national park pass

Outdoor Travel Tips USA



The US National Park Pass, more formally known as the America the Beautiful Pass, is a recreation pass that gets you into any national park, national wildlife refuge, national monument, national forest, or BLM land for FREE. It waves the entrance or day use fee for the area for you and anyone else in your vehicle. There are a few types of passes.

Annual Pass

  • Cost: $80
  • Good for: 1 year
  • Available to: anyone

Annual Senior Pass

  • Cost: $20
  • Good for: 1 year
  • Available to: anyone 62 and over

Lifetime Senior Pass

  • Cost: $80
  • Good for: forever
  • Available to: anyone 62 and over

Military Pass

  • Cost: free
  • Good for: 1 year
  • Available to: active military members

4th grade pass

  • Cost: free
  • Good for: 1 year
  • Available to: US 4th graders

Access pass

  • Cost: free
  • Good for: forever
  • Available to: US citizens with a permanent disability


For the sake of ease, I am just going to discuss the Annual Pass that costs $80. You can go ahead and assume that, if you can get one of the other passes, they are absolutely worth it, 100% of the time. That is not always the case with the Annual Pass.

Annual Passes are only worth the money if you think you will be spending over $80 in a year on park and day use fees. Are you going to Yosemite a couple times and also visiting a lake in your national forest? Will you be going on a road trip and visiting multiple parks?  To find out if the pass is worth it, you need to do a little math and a little guessing.

It is also important to note that the Annual Pass can be signed by two individuals, meaning you can share it with a friend and split the bill. Either of you can use the pass, even if the other is not present.

This year I purchased a pass right before traveling to Zion. I knew I would be frequenting the parks, as well as some local Forest Service areas, and thought it would be worth it. My best friend also signed the pass, although so far he has only taken one trip without me there. Here is my running total for this year:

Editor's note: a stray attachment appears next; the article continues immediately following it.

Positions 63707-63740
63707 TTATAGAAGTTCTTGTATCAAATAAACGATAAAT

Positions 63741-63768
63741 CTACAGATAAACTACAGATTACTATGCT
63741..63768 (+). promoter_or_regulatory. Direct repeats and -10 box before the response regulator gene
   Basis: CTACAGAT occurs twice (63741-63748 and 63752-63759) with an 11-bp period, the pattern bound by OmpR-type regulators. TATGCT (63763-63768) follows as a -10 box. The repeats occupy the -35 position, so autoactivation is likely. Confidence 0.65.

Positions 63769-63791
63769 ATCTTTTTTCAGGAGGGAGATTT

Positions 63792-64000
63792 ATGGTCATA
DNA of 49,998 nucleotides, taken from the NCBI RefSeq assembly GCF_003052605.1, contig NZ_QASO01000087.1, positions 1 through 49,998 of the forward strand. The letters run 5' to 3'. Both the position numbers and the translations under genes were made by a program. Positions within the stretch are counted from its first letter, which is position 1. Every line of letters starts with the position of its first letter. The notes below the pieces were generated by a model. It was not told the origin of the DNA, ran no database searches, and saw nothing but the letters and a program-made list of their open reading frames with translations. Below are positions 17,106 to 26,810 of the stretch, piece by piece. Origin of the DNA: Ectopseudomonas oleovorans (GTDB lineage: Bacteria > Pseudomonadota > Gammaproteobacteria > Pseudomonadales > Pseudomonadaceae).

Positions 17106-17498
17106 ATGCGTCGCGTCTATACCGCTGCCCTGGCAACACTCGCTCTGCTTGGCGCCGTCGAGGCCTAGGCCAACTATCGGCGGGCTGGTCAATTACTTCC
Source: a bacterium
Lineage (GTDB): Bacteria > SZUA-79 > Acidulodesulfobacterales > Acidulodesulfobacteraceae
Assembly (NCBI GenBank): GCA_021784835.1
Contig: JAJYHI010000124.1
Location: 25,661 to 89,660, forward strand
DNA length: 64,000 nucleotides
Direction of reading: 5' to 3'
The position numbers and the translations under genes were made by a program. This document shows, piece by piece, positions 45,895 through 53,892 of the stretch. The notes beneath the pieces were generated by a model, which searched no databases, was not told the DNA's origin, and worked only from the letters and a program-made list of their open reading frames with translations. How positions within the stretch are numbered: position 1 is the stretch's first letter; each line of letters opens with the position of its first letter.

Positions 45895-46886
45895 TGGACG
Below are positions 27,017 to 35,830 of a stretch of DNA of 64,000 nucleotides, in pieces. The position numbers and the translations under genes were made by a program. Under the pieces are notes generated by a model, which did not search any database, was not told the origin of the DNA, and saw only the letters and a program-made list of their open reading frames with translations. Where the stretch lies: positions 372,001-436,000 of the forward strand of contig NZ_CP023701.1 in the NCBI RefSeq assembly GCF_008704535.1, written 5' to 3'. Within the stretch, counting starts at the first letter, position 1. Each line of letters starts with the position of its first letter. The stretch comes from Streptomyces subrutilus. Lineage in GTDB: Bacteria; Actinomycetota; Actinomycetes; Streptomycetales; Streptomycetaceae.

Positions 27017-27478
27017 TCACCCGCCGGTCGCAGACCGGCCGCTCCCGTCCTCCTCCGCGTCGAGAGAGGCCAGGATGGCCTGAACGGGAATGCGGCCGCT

• Zion: $30
  • Crater Lake: $15
  • Yosemite: $30
  • Redwoods: $15
  • Sequoia and Kings Canyon: $30
  • Numerous day use fees at trail heads, picnic areas, etc. in California and Oregon: ~$40
  • Total so far: $160

I am only six months in and have already doubled my pass’s worth. I still have trips planned to Yosemite, Lassen, Death Valley, and possibly Arches, Canyonlands, and Capital Reef. The pass will pay for itself again and again.


The pass’s worth isn’t just in its savings though, it also has a sort of VIP feel to it. Trust me, I never get tired of how cool I feel being waived through a park entrance after flashing my pass.

Also, if you are like me and always determined to get your money’s worth, the pass may act as an inspiration, driving you to get out, visit everywhere you can while it’s paid for, and see places you may otherwise have ignored.

Lastly, if you qualify for a senior or access pass, you also receive up to 50% off of other amenities such as camping. What a freakin’ steal.


Ask yourself three questions.

  • Will I be visiting the National Park system three or more times this year?
  • Do I have a friend who will split the pass with me?
  • Will having the pass inspire me to get out more?

If your answer to any of these questions is yes, then do it. Take the plunge, spend the $80, and get adventuring. The National Park Pass will be absolutely worth it. Remember, this money goes to protecting and preserving the lands you love, so even if you buy the pass and never use it, an $80 donation to public lands isn’t bad either.


You can buy the passes online here or at National Parks, Forest Service and BLM offices, listed here.



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